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Scottish National Dictionary (1700–)

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First published 1956 (SND Vol. IV). Includes material from the 1976 supplement.
This entry has not been updated since then but may contain minor corrections and revisions.

FEATHER, n., v. Also †fether. Sc. form and usages of Eng. feather. For I. and n.Sc. forms see Fedder.

I. n. 1. The projecting wing on the sock of a plough which cuts out the furrow. Gen.Sc. In Sh. also used for the vertical side blade of a Tuskar.Lth. 1765 A. Dickson Agriculture 212:
The feather of the sock is called by the English writers, the fin of the share.
Dmf. 1812 W. Singer Agric. Dmf. 127:
At a period not very remote there was hardly any plough in the county, except what is called the Scots plough, made of wood, and long pointed sock; to which a feather was occasionally welded. in order to open up old lay-ground.
Sh. 1822 S. Hibbert Descr. Shet. 430:
A sharp iron-plate, styled a “feather” which projects from one place seven inches and from another a little more than an inch. Thus when the Shetlander in wielding his tuskar pushes down the feather into the moor in a perpendicular direction, a corresponding shape and size is given to the peat that is cut.
Lnk. 1888 R. Young Love at Plough 28:
You want yer sock an' coulter baith relaid, The feather raised, I think, a little shade.
Fif. 1939 St Andrews Cit. (11 Feb.) 4:
Look at the sock; the feather is no high enough for that land.
Abd. 1947 Abd. Press & Jnl. (16 .July):
Breast Cutter and Plate Lea Feather.

2. The lines and graining in polished wood (Uls. 1880 Patterson Gl.; Arg.3, Ayr.8 1951).

3. = Feathery. Short for feather-ball.Fif. 1857 H. B. Farnie Golfer's Manual 11:
We may remark here that gutta percha balls . . . fly quite as well as feathers through the air.

4. See quot. under v. 4.

5. = Gaefeather (Abd., Ags. 1955).

II. v. 1. Of a bird: to get its feathers, to fledge (Ayr. 1900 E.D.D.; ne.Sc., m.Lth.1, Bwk.3 1951).Rnf. 1790 A. Wilson Poems 190:
A' safe an' weel about our nest, An' them quiet feath'ring laid!
Per. 1900 E.D.D.:
That hen's featherin'.

2. To flit, dart about. Nonce.Abd. 1739 in Caled. Mag. (1788) 503:
He fether'd fierce like ony swallow.

3. To cut in the shape of a feather, to notch. See Fedder, 3.Sh. 1897 Shet. News (18 Dec.):
Cattle mark, viz., the right lugg half away before, and a bitt behind the left lugg, feathered on both sides.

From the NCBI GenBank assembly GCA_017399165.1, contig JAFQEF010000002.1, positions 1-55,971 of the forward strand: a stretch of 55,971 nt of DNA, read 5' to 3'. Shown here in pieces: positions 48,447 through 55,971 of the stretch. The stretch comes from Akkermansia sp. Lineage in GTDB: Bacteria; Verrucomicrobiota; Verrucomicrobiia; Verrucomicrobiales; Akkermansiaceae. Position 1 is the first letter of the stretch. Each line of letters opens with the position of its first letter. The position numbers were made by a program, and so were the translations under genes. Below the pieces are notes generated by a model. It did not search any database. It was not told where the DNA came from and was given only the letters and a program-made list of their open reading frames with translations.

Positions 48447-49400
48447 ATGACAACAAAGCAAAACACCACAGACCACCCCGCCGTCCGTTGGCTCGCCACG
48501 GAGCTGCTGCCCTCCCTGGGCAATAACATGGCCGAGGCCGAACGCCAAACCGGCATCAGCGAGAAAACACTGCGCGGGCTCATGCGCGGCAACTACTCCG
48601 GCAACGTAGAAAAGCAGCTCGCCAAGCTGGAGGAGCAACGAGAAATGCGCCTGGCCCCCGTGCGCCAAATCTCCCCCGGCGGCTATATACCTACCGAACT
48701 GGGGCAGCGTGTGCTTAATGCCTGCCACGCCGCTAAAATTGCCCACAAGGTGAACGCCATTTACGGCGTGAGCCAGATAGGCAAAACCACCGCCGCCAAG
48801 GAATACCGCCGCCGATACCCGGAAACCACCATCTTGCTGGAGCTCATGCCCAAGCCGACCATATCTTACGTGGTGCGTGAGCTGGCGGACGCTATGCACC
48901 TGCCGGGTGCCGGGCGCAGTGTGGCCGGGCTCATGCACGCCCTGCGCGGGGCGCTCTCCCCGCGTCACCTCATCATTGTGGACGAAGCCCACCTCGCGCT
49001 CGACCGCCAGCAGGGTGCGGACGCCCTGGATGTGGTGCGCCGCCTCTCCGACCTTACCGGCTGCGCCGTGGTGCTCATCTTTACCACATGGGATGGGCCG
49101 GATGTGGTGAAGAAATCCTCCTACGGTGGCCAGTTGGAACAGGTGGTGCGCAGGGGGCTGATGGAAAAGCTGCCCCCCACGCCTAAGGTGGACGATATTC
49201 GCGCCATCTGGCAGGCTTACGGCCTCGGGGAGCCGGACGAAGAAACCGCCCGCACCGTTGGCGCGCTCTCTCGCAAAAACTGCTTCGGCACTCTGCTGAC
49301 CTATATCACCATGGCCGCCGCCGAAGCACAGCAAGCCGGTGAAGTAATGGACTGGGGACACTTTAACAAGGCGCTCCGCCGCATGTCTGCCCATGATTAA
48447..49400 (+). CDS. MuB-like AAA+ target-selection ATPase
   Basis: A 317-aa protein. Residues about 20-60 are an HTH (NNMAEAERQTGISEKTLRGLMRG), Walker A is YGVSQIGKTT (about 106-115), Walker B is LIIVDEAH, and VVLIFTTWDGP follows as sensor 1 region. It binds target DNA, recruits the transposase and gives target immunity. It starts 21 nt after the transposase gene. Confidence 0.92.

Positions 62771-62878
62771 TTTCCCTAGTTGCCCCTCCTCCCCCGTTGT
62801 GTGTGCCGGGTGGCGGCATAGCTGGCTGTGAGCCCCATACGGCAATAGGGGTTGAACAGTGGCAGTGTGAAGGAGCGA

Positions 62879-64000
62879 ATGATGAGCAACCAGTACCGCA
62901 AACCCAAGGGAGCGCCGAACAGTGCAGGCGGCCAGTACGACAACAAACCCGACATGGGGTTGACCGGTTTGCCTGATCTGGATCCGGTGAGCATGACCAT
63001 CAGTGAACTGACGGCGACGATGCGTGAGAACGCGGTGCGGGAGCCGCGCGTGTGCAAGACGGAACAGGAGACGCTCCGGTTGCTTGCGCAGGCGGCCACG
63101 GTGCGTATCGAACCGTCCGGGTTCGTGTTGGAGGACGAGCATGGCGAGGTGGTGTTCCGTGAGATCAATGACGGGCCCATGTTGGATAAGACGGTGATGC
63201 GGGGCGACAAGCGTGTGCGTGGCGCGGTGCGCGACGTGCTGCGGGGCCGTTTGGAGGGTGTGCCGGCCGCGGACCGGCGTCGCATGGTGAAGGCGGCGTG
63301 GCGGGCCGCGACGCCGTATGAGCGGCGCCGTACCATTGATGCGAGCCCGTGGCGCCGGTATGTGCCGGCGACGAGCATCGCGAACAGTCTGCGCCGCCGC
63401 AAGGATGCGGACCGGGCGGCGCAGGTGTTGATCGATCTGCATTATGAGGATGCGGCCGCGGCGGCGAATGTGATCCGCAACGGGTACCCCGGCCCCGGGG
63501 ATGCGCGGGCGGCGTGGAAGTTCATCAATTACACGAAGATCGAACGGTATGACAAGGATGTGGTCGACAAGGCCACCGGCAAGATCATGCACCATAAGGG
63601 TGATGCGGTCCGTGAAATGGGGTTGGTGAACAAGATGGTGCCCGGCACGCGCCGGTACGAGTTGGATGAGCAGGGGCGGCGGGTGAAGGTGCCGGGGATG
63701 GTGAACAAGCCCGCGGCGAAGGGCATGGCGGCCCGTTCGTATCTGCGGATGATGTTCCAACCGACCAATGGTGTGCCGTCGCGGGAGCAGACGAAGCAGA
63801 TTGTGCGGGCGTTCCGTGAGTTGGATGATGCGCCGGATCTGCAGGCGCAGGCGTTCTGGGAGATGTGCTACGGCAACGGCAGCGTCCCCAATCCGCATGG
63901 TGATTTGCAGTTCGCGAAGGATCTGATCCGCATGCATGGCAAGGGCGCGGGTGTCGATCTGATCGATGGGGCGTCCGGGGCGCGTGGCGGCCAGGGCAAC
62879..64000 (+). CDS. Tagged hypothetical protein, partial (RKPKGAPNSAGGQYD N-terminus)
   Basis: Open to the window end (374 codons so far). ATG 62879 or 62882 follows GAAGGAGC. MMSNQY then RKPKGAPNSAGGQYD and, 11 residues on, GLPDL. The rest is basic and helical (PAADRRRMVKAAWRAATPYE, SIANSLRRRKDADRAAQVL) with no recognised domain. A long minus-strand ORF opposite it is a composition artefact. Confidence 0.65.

4. To smoothe the top and sides of a rick by raking off loose straws and drawing the straw ends outwards at the eaves to carry rain water clear of the sheaves below (Per., Ayr.9, Uls.4 1951).Ayr.9 1951:
James Gilmour, Kilwinning, writes: “when a boy, I used to hear an old Farmer tell his sons, when they were thatching corn stacks, to Feather them well, by which he meant that part of the thatch at the eaves of a stack. If it had not enough Feather as he termed it, the drops ran down the side of the stack, instead of dripping clear of it.”

5. Fig.: to beat, chastise (Abd. 1900 E.D.D.; Bnff.2 1943; Abd.27 1951).

6. To lay out the drainage system in a field in such a way that subsidiary drains run in to the main drain in the same pattern as barbs attached to the shafts of a feather.Per. 1795 Stat. Acc.1 XIX. 509:
If the field will admit of it, a main drain is carried diagonally from corner to corner of the field, with other drains, leading either through, or from every spouty part of the field, thus, which is called feathering.

III. Phrs. and combs.: 1. feather bonnet, the tall headdress made up with feathers worn on service by kilted regiments during most of the 19th cent.; †2. feather cling, a disease of black cattle (see quot.). See Cling, n.; 3. feathered sock, a sock with a feather. Gen.Sc.; †4. feather lock, a spring-lock, as in a musket (Rxb. 1923 Watson W.-B.); †5. feather stand, a tub or barrel for storing feathers in; †6. to lose a feather of her wing, of an unmarried woman, to lose her virginity; 7. to shak, steer one's feathers, to rise, get out of bed, bestir oneself (Abd.27 1950, shak).1. Sc. 1854 Hist. Rec. Cameron Highlanders (1909) II. 282:
1 feather bonnet, with oil-skin cover and leather chin-strap.
Ib. 255:
The 79th probably adopted the military feather bonnet . . . from the beginning [1793].
2. Sc. 1803 Trans. Highl. Soc. 218:
Feather Cling — This disorder is occasioned by want of water in very dry summers, or in the hard frosts of winters. The food parches the stomach and intestines, hardens and concretes in the fold of the second stomach or monnyplies, so that the dung of the animal is excreted in small quantities.
3. Sc. 1776 Kames Gentleman Farmer 68:
Plough it with a feathered sock, laying the grassy surface under.
Sc. 1784 J. Small Ploughs 24:
The defects of the common form of the land side of the plough . . . are very sensible . . . also when we use the more modern feathered sock.
Sc. 1795 Stat. Acc.1 XIV. 17:
The powers of the several sorts of ploughs, the Scotch, the English, the feathered-sock . . . were known.
5. Sc. 1746 Lyon in Mourning (S.H.S.) II. 246:
[We] took all the most valuable things that were in the roome where he lay and went upe to the garrats and hide them in fether stands that was almost full of feathers.
6. Abd. 1888 in J. G. Frazer Golden Bough V. i. 159:
A woman who “has lost a feather of her wing”, as an old woman put it to me, may not touch it.
7. Dmf. 1846 W. Cross Disruption ii.:
It wad be a gay bonnie mornin' that wad bring me oot frae among the blankets at this hour if I hadna better reasons a hantle to gar me steer my feathers.
Sc. 1847 R. Chambers Pop. Rhymes 296:
Get up, goodwife, and shake your feathers.

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"Feather n., v.". Dictionary of the Scots Language. 2004. Scottish Language Dictionaries Ltd. Accessed 12 Jul 2024 <>



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